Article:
After I close the run, on June 23, I head to San Diego for a few days of R & R then return to D.C. to prepare for the I.B.M. Convention in Pittsburgh, where I am both booked to perform and will spend the week facilitating the Lance Burton Teen Seminar. Quite a summer!  
I haven’t had much time for reading or viewing, but I have been enjoying a book by one of my favorite authors: Peter Schjeldahl.
For over twenty years, Schjeldahl (pronounced “shelled-all”) was the head art critic for The New Yorker. More importantly, he was a gifted—even transcendent—writer who could make visual artists and their works come alive on the printed page.
Schjeldahl’s métier was the two-thousand-word essay, of which he wrote hundreds. In each, he explains the occasion of the essay (such as an exhibition), provides important historical context about the artist, and, with a poetic voice, proceeds to illuminate their essence and achievements, providing the reader with light-bulb understanding.
I find it difficult to think of Schjeldahl’s essays as “criticism”; no, they are enthusiasms that never lose their critical eye. And he has a knack for saying things about artists you didn’t know you thought until he said them. For example, of Norman Rockwell Schjeldahl writes, “…he was a visual storyteller of genius. More than that, he was a storyteller, a bard. He didn’t illustrate Middle America. He invented Middle America.”
Of Andy Warhol he says, “Everyone knows that Warhol said he wanted to be a machine. Few recall him saying, as he also did, that he wanted to be Matisse… . Warhol was a supreme colorist who redid the world’s palette in tart, amazing hues such as cerise, citron, burnt orange, and apple-green.” If that doesn’t make you want to look at Flowers again, nothing will!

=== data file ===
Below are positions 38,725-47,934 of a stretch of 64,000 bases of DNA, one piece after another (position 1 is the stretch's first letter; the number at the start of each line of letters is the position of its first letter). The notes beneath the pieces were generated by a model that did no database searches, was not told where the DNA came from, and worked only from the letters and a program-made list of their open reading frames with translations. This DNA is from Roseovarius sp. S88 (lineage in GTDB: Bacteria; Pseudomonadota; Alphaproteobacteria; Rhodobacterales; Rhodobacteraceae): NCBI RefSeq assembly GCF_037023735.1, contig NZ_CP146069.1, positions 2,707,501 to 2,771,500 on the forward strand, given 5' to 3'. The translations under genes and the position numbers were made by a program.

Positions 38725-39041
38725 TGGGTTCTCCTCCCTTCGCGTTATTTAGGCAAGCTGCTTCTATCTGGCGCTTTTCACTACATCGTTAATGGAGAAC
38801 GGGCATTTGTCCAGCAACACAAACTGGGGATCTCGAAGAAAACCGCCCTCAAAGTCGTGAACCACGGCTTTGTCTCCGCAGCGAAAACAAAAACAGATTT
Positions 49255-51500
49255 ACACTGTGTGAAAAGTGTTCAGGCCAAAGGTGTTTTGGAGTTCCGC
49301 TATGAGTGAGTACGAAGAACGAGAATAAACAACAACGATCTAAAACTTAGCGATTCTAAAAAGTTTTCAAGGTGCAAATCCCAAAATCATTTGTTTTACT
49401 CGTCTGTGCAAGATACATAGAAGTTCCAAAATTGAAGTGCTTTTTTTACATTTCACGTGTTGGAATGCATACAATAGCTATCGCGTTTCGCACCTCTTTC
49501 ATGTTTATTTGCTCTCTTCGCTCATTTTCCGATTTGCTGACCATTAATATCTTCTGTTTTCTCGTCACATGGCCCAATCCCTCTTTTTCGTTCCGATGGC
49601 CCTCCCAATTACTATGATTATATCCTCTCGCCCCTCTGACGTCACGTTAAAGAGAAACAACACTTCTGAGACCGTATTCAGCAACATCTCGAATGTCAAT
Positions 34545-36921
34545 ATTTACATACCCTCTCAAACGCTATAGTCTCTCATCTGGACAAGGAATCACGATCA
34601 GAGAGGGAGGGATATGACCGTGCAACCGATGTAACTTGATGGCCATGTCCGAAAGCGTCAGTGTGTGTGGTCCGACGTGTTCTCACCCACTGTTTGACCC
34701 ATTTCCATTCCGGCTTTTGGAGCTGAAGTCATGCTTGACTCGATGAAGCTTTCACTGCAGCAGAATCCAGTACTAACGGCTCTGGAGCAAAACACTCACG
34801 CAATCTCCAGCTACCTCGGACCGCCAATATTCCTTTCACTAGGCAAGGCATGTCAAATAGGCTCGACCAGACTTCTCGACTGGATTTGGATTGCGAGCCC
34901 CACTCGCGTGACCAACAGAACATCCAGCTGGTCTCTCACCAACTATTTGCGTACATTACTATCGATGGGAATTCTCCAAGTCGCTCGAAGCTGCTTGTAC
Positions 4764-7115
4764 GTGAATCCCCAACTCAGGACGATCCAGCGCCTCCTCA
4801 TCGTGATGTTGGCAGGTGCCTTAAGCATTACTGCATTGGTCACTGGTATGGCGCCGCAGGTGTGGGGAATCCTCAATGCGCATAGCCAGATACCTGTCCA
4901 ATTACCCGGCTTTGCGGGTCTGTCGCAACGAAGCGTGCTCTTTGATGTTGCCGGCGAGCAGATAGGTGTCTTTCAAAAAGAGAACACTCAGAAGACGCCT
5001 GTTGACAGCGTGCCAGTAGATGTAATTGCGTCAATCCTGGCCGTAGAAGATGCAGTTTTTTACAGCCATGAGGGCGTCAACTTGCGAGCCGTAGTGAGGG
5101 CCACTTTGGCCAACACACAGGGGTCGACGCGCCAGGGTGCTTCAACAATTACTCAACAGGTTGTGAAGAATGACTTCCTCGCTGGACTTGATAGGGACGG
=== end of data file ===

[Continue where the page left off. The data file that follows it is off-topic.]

If you enjoy visual art and artists, Peter Schjeldahl’s essays will enrich your experiences and deepen your knowledge. If art is not your idiom, simply read one of his essays to see what criticism without cynicism can be. To get started, I recommend the collection, Hot, Cold, Heavy, Light.
In my last newsletter, I unveiled the Halloween 2023 release of Eugene Burger: The Workshop Transcripts.
As I mentioned, I had not foreseen the need for this book, but the explosive interest in Eugene’s masterful work on Equivoque (Magician’s Choice) led me to recognize there was a hunger for every detail of Eugene’s 1985-1986 workshops, which I possessed on audio.
Thus, with the assistance of Robert Charles (an executor of Eugene’s estate), I created word-for-word transcripts of three early workshops and one late one. In addition to those four long chapters, The Workshop Transcripts includes nine video and audio supplements, as well as three appendices that will be of exceptional interest to fans and friends of Eugene’s psychological card magic.
Let me again emphasize an important difference about this third book in the series: it will only be available in a signed (by me) and numbered edition limited 850 copies, AND it will only be available for purchase from Theory and Art of Magic Press. This is because we are donating any profit from sales of the book to the McBride Magic & Mystery School Scholarship Fund. Handling all the sales ourselves will generate more dollars for this philanthropy Eugene helped create in 2012.
In my August 13 newsletter, I will provide complete information about how, starting that day, you can pre-order a copy of Eugene Burger: The Workshop Transcripts. I don’t yet know the cost; that will depend on the final page count, which I will learn in July as the design process moves forward. In the meantime, here is the cover for you to enjoy!
Thank you for being a part of my extended community!
It has been quite a year for me and for the Press. Feel free to forward my newsletter to any of your friends and family who might enjoy it. And never hesitate to stay in touch; it’s as easy as hitting reply on this email!
Best Wishes,
Larry Hass
Real-World Magician
Dean of McBride’s Magic & Mystery School
Publisher, Theory and Art of Magic Press